A population is a group of organisms of the same species. Like canaries in the coalmine, changes in populations of organisms can be important indicators of environmental changes.

Winter Phytoplankton Densities during the 1990-1991 season


Using automated overwinter sampling devices, preserved phytoplankton samples were collected from multiple depths in Lake Fryxell, a permanently ice-covered lake in southern Victoria Land, Antarctica. Photosynthetic algae (i.e. algae possessing chloroplasts) are maintained in a stable water column throughout winter darkness. The algal taxa "overwinter" in different ways, in a species specific manner. Typical vegetative cells were the most abundant form for all species found in the water column. Populations of one chlorophyte, Stichococcus sp., and two cryptophyte species increased during winter. We interpret the increase in algal population size as evidence of wintertime heterotrophic growth, and mixotrophic behavior in the context of the entire year. For two chlorophyte species some portion of the population had distinct morphology, e.g. akinetes for Chlamydomonas subcaudata and cells containing a large amount of starch or other storage material for Chlorella sp.. During winter, vegetative cells of the most abundant species of cyanobacteria, Phormidium angustissimum, occurred at the depth of the summertime maximum and at depths below the oxycline, which may represent a "false bottom". Other than this false bottom and the absence of diatoms, settling did not appear to influence the overwinteringalgal community.

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 Samples were obtained and preserved in situ through the winter season using automated time series samplers. The samplers were composed of an array of syringes suspended at a series of depths on an in situ mooring. Each syringe was hydraulically connected to a manifold and linked to a gear pump. A floating piston in each syringe was hydraulically driven to draw water at prescribed time intervals and introduce Lugol's solution (KI, I and acetic acid) as a preservative.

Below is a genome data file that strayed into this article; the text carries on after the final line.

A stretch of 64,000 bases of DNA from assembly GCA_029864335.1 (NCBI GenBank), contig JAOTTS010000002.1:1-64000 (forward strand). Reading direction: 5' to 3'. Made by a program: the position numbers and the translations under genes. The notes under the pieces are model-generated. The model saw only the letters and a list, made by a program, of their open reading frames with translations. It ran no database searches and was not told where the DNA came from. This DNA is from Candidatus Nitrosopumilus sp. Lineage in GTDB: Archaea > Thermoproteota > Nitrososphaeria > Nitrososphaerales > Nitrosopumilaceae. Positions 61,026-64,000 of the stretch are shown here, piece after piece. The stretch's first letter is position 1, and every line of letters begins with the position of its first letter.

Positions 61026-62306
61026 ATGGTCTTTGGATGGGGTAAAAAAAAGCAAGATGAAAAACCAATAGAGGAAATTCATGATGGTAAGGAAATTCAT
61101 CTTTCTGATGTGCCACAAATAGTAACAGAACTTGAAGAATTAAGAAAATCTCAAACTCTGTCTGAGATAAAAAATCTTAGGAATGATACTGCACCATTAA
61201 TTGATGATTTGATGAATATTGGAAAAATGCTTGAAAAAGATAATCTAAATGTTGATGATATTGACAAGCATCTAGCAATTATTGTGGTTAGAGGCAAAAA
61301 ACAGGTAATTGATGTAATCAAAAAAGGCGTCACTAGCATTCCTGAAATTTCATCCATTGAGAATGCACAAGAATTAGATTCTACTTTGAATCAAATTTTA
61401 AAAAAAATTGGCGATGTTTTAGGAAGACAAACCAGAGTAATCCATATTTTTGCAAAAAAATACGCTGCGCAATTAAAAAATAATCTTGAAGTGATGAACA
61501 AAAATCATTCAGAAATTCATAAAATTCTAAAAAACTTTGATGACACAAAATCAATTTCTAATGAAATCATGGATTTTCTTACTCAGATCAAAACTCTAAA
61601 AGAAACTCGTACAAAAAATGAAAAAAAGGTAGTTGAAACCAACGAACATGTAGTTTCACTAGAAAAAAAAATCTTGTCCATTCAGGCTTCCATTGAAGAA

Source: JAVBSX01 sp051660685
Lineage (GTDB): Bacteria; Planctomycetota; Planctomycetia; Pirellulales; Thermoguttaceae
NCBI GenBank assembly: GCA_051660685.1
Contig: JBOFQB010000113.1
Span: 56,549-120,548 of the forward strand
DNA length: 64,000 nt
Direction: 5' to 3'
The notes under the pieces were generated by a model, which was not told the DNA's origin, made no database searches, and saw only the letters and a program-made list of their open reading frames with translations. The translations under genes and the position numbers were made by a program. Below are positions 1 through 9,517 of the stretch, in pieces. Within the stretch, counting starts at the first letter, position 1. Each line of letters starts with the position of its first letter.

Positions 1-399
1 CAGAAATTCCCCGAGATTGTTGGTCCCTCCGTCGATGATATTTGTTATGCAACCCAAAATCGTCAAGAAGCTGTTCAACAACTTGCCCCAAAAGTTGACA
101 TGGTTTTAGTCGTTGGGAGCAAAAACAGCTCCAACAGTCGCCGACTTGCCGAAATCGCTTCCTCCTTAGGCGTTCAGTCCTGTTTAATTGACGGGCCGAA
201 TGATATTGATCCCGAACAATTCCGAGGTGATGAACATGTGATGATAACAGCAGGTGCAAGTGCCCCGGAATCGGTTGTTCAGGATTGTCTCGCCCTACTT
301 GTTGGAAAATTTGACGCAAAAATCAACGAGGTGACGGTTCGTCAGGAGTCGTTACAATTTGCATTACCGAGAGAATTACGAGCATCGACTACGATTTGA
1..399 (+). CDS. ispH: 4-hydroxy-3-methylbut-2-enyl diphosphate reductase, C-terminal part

Algae were identified and enumerated with the use of a Nikon Diaphot inverted microscope under oil immersion at 1000x magnification. Subsamples were allowed to settle in chambers following the method of Utermohl. Strip counts were made with a minimum of 100 individuals of the most common taxa enumerated. Identifications were based primarily upon keys by Prescott, Tikkanen, and Seaburg et al. Cells with intact chloroplasts were counted as "live". Visibly-degraded cells were not counted. We noted qualitatively that few visibly degraded cells were found in the winter samples, which is comparable to the summer samples. Subsamples were also examined at 100x to enumerate protozoans. 
In order to  evaluate changes in cell volume between winter and summer, cell volumes were determined by measuring cell dimensions and approximating cell shape to geometric shape. Dimensions of 10 cells of each taxa were measured in four samples from different depths collected in April 1990. In a previous study, 100 cells of each taxa were measured to determine variance in size.


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